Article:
Free online roundtable will discuss widening access to music through pioneering tech – AT Today – Assistive Technology


Music industry knowhow will come together at a London event tomorrow to speed up the tempo of technology’s role in widening opportunities for musicians and producers with additional access needs.

Sight loss charity Royal National Institute of Blind People (RNIB) has teamed up with Sound Without Sight and Creative United to hold a roundtable discussion about widening access to music through technology.

Taking place at Google’s state-of-the-art Accessibility Discovery Centre in its King’s Cross offices in London on 4 May 2023, the event will be live-streamed with an opportunity for questions and answers. Interested attendees can register for free here.

While eight out of 10 music fans can think of a blind or partially sighted professional musician, only three percent could identify one whose musical career has started in the last decade, according to RNIB.

Despite the many advances in technology that have made music making more accessible to the masses, barriers remain for disabled musicians including those with sight loss, the charity emphasises. The event will explore what support exists to give greater access to the next generation of musicians with disabilities.

Attendees at the Inclusive Design in Harmony event will hear from music technology companies, third-sector organisations, industry bodies, and musicians with a range of disabilities.

The conversation will focus on three key topics:

  1. Creating music and tools for composition and production
  2. Performance – How technology can assist with playing instruments and reading notation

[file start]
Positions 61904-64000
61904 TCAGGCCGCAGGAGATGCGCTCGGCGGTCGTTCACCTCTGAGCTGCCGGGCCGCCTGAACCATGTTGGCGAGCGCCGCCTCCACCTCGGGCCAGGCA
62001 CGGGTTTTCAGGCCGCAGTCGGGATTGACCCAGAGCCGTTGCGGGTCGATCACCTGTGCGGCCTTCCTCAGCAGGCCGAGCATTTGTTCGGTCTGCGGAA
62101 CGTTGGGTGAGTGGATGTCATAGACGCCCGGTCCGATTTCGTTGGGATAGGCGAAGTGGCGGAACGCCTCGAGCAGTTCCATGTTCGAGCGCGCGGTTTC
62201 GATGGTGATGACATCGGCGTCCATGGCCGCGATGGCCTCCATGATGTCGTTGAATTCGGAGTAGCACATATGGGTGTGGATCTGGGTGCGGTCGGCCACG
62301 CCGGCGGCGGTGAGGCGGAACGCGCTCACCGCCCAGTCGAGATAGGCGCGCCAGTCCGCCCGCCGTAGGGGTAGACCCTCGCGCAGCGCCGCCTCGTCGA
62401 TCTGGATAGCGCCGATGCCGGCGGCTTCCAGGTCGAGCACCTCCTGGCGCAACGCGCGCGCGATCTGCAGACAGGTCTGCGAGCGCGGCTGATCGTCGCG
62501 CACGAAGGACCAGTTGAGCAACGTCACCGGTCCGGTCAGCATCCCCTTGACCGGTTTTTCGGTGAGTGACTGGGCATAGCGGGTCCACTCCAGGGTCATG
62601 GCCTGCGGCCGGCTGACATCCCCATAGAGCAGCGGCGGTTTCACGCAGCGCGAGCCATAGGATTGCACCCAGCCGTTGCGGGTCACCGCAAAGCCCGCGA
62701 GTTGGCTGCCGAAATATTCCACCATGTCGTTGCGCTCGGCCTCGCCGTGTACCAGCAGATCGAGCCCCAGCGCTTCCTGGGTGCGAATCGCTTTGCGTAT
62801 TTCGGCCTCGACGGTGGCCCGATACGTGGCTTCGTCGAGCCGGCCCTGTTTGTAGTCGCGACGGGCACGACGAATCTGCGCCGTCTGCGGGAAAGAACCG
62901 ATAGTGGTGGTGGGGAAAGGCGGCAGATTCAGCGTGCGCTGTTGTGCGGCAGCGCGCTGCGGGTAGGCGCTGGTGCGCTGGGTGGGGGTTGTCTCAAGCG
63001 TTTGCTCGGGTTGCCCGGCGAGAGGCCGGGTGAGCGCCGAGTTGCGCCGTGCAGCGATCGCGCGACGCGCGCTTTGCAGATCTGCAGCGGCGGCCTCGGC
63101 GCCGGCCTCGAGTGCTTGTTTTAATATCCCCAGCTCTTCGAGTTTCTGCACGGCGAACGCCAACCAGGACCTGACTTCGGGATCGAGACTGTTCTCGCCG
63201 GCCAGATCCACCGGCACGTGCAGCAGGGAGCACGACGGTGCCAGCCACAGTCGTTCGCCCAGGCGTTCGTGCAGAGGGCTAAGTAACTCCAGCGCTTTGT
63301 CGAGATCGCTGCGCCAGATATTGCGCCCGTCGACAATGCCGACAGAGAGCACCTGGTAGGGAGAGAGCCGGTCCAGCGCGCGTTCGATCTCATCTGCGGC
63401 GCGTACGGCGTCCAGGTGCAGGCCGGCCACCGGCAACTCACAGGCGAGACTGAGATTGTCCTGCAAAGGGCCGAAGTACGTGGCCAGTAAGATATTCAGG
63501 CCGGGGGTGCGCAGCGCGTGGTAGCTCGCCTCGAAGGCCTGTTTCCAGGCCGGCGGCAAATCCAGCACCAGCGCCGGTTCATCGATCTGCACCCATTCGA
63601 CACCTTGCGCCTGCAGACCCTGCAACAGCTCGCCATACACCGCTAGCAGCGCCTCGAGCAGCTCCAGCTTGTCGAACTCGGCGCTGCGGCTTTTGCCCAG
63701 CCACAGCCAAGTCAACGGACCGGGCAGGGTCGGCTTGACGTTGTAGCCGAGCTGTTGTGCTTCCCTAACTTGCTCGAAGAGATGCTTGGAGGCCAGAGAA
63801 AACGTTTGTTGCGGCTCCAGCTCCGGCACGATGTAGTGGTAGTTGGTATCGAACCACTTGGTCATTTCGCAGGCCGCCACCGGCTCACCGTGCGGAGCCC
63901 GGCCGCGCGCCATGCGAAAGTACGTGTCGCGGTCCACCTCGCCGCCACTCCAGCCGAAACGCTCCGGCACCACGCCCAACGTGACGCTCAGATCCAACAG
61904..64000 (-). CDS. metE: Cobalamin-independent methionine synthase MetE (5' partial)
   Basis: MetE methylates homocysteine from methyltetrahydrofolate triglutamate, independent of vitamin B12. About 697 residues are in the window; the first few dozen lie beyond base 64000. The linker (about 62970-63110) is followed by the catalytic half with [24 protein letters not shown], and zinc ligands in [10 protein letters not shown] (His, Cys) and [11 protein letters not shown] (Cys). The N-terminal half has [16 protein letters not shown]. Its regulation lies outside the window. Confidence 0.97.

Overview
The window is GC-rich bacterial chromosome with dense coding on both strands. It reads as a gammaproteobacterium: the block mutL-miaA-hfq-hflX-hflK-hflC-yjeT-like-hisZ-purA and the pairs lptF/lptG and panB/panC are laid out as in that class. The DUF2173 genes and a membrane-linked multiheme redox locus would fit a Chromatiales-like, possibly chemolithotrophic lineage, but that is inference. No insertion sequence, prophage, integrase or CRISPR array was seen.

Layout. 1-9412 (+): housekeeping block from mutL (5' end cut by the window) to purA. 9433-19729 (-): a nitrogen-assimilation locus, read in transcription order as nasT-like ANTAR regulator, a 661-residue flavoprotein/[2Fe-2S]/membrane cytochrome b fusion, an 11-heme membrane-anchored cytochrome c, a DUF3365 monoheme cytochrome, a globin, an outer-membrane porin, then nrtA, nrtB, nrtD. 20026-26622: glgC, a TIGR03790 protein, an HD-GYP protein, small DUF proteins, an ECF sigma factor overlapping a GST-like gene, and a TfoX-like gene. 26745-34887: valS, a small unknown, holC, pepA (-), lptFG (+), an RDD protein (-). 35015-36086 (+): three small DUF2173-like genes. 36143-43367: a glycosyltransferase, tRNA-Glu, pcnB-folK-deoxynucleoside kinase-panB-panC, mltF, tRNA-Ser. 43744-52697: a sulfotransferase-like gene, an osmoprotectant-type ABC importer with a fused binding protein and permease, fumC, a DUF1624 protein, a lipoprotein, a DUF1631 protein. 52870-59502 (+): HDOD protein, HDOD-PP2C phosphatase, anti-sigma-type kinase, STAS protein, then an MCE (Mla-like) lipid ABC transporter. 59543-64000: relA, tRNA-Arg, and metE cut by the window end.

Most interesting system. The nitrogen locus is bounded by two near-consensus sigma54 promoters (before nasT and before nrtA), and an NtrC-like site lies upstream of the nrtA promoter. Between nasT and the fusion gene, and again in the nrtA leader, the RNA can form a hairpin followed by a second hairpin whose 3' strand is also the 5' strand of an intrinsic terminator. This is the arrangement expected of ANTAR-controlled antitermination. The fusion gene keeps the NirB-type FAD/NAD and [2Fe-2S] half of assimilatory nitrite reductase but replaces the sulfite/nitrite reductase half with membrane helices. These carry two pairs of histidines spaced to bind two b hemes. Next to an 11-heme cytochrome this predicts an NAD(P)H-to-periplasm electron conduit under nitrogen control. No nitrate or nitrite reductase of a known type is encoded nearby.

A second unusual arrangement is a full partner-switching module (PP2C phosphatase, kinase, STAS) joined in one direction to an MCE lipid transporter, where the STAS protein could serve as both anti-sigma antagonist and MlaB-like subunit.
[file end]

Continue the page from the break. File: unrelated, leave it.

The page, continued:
3. Releasing music – Distribution, promotion and nurturing artistic development

Robin Spinks, RNIB Head of Inclusive Design, said: “Music provides the soundtrack to our lives and we can’t wait to create this amazing opportunity for musicians to share their insights and experiences to help build better opportunities for future generations of music makers through technology.

“We are very grateful to Google for hosting and supporting the event and the Accessibility Discovery Centre will be a great venue to inspire innovative ideas about how to revolutionise inclusion in music for everyone.”

The event will be followed by an action plan, focusing on how technology can be harnessed to break down barriers to participation at the design stage.

The event is supported by Sound Without Sight, a non-profit initiative aimed at supporting blind and partially sighted people in the fields of audio and music, and Creative United, a community interest company committed to delivering programmes that increase public access to and engagements with the arts and creativity.

RNIB recently published an insightful report that details the range of barriers that blind and partially people face due to inaccessible public transport. Funded by Motability, it details common issues faced by blind and partially sighted people when making journeys.


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